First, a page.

Legislation to allow medical professionals to refuse to take part in procedures that violate their religious or personal beliefs was heard Wednesday by a Missouri House committee.
House bill 1430 is sponsored by House Speaker Tim Jones, R-Eureka, and is one of his top priorities for the 2014 session. In addition, it would make it illegal for any public official or institution to discriminate against an individual or institution that refuses to perform any specific medical procedure. Among those testifying in favor of the bill was Tyler McClay, general counsel for the Missouri Catholic Conference. He says the specified medical procedures covered in the bill are narrowly tailored.
"Most people would understand if a nurse came in and said 'I have a problem with participating in an in vitro fertilization procedure, for example," McClay said. "It would not allow a nurse to come in and say 'I'm worried about getting an infection from a brain procedure.' It wouldn't cover that situation."
The text of HB 1430 lists the following procedures that would qualify for a religious or personal exemption: "abortion, abortion-inducing drugs, contraception, sterilization which is not medically necessary, assisted reproduction" (i.e., in vitro fertilization), "human cloning, human embryonic stem-cell research, human somatic cell nuclear transfer, fetal tissue research, and non-therapeutic fetal experimentation." It also includes language stating that life-saving procedures cannot be withheld under the proposed law.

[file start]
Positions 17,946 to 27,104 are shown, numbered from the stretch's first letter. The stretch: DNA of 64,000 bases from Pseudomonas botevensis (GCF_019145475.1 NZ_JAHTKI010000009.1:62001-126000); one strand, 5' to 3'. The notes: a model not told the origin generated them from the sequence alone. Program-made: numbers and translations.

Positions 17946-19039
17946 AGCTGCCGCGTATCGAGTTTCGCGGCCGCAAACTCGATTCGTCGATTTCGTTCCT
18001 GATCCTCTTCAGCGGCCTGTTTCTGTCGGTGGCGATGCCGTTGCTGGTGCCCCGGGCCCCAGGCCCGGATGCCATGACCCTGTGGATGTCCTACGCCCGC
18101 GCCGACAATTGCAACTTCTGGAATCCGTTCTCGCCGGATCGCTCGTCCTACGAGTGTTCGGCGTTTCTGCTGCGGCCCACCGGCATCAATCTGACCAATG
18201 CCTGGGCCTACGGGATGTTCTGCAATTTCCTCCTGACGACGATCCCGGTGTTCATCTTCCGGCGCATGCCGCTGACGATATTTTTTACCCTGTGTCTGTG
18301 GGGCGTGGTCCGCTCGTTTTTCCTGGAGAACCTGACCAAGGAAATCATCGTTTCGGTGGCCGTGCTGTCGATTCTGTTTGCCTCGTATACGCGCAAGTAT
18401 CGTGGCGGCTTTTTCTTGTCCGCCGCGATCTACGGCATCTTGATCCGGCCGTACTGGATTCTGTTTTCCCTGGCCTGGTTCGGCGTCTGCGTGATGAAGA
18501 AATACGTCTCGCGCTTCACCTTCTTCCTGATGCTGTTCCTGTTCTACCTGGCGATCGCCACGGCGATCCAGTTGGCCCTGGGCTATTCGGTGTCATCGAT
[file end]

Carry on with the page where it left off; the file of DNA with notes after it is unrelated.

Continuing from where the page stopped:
Crystal Williams, a lobbyist for the Missouri chapter of the ACLU, testified against the bill.
"When they start making exceptions entirely in women's health care, including contraception (and) things of that nature, then you really start singling out and discriminating against women's health care in particular," Williams said. "That's something that, over past court cases, (has) not been allowed by the courts."
David Hale from the Missouri Hospital Association also testified against the bill. He says their organization is more concerned about the employment aspects.
"The issues (we have) are centered around 'reasonable notice,' what that would mean is not defined in the bill," Hale said. "(Neither is) the definition of 'conscience,' how a human resource team or director would deal with defining that and interacting with an employee on that without violating any other (part of the proposed) law."
Dale also told the committee he did not "relish being on the opposite side of a bill" being sponsored by the House Speaker.
"That is not a very comfortable position to be in, and it's not a position I enjoy," Hale said.
Jones sponsored a similar bill last year that passed the House but died in the Senate. This year's version will be voted on by the House Health Care Policy Committee at a later date.
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